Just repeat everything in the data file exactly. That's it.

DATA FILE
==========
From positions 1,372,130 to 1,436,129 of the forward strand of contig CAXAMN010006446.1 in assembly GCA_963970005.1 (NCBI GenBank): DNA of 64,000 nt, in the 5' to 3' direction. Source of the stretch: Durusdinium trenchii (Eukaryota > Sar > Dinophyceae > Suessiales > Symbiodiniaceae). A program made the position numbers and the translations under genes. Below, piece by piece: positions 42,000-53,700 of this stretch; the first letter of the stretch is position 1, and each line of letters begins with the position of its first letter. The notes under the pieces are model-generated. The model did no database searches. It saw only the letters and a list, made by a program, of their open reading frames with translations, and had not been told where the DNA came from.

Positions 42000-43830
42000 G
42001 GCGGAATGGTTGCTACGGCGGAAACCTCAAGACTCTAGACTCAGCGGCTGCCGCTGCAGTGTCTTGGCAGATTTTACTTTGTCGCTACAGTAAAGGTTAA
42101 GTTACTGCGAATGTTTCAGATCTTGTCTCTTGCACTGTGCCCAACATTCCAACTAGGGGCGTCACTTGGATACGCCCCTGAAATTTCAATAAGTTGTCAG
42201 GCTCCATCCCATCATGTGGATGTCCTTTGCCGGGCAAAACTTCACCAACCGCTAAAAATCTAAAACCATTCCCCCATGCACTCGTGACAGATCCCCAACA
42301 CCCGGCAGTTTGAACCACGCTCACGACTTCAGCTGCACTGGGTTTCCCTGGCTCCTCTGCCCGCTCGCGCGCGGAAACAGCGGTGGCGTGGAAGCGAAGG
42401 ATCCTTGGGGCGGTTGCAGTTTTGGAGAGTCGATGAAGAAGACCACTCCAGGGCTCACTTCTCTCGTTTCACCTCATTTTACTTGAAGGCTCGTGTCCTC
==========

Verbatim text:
From positions 1,372,130 to 1,436,129 of the forward strand of contig CAXAMN010006446.1 in assembly GCA_963970005.1 (NCBI GenBank): DNA of 64,000 nt, in the 5' to 3' direction. Source of the stretch: Durusdinium trenchii (Eukaryota > Sar > Dinophyceae > Suessiales > Symbiodiniaceae). A program made the position numbers and the translations under genes. Below, piece by piece: positions 42,000-53,700 of this stretch; the first letter of the stretch is position 1, and each line of letters begins with the position of its first letter. The notes under the pieces are model-generated. The model did no database searches. It saw only the letters and a list, made by a program, of their open reading frames with translations, and had not been told where the DNA came from.

Positions 42000-43830
42000 G
42001 GCGGAATGGTTGCTACGGCGGAAACCTCAAGACTCTAGACTCAGCGGCTGCCGCTGCAGTGTCTTGGCAGATTTTACTTTGTCGCTACAGTAAAGGTTAA
42101 GTTACTGCGAATGTTTCAGATCTTGTCTCTTGCACTGTGCCCAACATTCCAACTAGGGGCGTCACTTGGATACGCCCCTGAAATTTCAATAAGTTGTCAG
42201 GCTCCATCCCATCATGTGGATGTCCTTTGCCGGGCAAAACTTCACCAACCGCTAAAAATCTAAAACCATTCCCCCATGCACTCGTGACAGATCCCCAACA
42301 CCCGGCAGTTTGAACCACGCTCACGACTTCAGCTGCACTGGGTTTCCCTGGCTCCTCTGCCCGCTCGCGCGCGGAAACAGCGGTGGCGTGGAAGCGAAGG
42401 ATCCTTGGGGCGGTTGCAGTTTTGGAGAGTCGATGAAGAAGACCACTCCAGGGCTCACTTCTCTCGTTTCACCTCATTTTACTTGAAGGCTCGTGTCCTC